The Eclipse Spec File Editor that allows you to maintain RPM spec files.


The Remote System Explorer (RSE) framework that allows you to work with remote systems from Eclipse.


The SystemTap plug-in that integrates SystemTap with Eclipse.


The Valgrind plug-in that integrates Valgrind with Eclipse.


The Eclipse Webtools plug-ins.

1.1. Enabling the Red Hat Developer Tools Repositories

To install Eclipse you must first enable the Red Hat Developer Tools repositories.

  • Enable the rhel-7-server-devtools-rpms repository on Red Hat Enterprise Linux Server or enable the rhel-7-workstation-devtools-rpms repository on Red Hat Enterprise Linux Workstation
  • Enable the rhel-server-rhscl-7-rpms reository

Red Hat Developer Tools is not supported on the Client or the ComputeNode variant.

To enable the Red Hat Developer Tools repositories:

  1. Run the following commands as the root user:

    # subscription-manager repos --enable rhel-7-server-devtools-rpms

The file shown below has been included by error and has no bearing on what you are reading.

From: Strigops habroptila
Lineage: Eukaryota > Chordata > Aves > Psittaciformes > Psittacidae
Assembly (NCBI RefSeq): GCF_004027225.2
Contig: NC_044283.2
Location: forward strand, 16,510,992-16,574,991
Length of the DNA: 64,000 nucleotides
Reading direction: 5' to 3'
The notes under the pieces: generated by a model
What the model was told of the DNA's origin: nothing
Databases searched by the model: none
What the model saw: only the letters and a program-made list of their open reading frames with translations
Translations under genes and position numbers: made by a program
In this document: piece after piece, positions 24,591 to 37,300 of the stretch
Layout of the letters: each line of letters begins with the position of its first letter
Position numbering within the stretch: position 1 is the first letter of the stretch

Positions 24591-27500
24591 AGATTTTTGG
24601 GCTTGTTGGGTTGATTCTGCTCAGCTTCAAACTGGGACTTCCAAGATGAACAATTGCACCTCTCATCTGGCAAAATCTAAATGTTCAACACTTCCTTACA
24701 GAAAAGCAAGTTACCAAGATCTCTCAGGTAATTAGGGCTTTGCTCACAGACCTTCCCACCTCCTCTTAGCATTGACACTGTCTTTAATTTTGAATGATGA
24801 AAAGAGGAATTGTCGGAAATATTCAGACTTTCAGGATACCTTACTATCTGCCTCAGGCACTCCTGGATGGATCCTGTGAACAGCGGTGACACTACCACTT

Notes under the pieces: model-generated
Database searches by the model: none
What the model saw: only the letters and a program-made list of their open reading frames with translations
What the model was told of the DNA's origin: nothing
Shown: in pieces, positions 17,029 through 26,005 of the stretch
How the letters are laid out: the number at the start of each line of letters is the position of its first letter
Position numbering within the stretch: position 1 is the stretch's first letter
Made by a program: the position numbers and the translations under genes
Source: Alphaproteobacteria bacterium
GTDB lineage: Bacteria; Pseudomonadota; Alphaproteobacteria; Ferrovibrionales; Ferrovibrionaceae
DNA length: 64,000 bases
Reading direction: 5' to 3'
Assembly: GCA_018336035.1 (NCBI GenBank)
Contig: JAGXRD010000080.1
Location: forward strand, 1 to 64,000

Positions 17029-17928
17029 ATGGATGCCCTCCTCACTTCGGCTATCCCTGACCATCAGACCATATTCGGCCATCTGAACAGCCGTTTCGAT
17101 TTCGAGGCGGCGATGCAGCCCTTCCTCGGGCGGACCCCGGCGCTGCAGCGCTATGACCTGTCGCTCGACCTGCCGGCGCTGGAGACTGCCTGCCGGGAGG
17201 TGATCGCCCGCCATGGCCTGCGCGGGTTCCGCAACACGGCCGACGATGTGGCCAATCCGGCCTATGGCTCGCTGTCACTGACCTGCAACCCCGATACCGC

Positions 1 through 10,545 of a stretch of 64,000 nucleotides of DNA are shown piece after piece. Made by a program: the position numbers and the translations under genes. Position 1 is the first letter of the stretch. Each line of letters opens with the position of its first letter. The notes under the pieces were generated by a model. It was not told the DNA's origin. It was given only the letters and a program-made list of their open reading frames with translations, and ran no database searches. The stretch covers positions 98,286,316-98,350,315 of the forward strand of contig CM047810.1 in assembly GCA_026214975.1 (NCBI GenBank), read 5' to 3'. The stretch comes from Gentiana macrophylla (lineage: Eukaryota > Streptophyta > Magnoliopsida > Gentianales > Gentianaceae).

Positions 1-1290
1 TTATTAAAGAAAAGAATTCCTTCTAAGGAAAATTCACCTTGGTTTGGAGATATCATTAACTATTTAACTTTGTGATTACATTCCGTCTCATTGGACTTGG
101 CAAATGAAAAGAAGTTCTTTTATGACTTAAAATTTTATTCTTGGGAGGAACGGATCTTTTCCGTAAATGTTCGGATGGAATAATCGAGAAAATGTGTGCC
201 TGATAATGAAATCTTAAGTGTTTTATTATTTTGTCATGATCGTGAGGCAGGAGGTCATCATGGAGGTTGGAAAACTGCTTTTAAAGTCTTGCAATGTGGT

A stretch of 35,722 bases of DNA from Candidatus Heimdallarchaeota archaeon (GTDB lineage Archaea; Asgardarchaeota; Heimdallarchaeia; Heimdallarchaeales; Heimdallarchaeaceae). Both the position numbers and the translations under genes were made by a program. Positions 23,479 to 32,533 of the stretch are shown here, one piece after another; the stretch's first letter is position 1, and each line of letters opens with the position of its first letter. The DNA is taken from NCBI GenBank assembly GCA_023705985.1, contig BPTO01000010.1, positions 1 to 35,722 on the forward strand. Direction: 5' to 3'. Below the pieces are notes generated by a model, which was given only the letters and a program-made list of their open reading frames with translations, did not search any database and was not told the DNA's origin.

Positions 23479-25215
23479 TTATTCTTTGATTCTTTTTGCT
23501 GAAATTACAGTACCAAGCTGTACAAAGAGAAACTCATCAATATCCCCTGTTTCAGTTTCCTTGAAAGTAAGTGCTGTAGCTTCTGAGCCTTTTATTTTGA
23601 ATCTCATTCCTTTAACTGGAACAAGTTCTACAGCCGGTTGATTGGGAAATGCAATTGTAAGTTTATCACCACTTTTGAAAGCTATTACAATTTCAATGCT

# subscription-manager repos --enable rhel-server-rhscl-7-rpms

    In the above command, depending on the variant of Red Hat Enterprise Linux that you are using, Server or Workstation, the commands will be:

    • For the Workstation variant: subscription-manager repos --enable rhel-7-workstation-devtools-rpms
    • For the Server variant: subscription-manager repos --enable rhel-7-server-devtools-rpms

    For developers, we recommend using Red Hat Enterprise Linux Server for access to the widest range of development tools.

    For more information on registering and attaching subscriptions, see Using and Configuring Red Hat Subscription Management.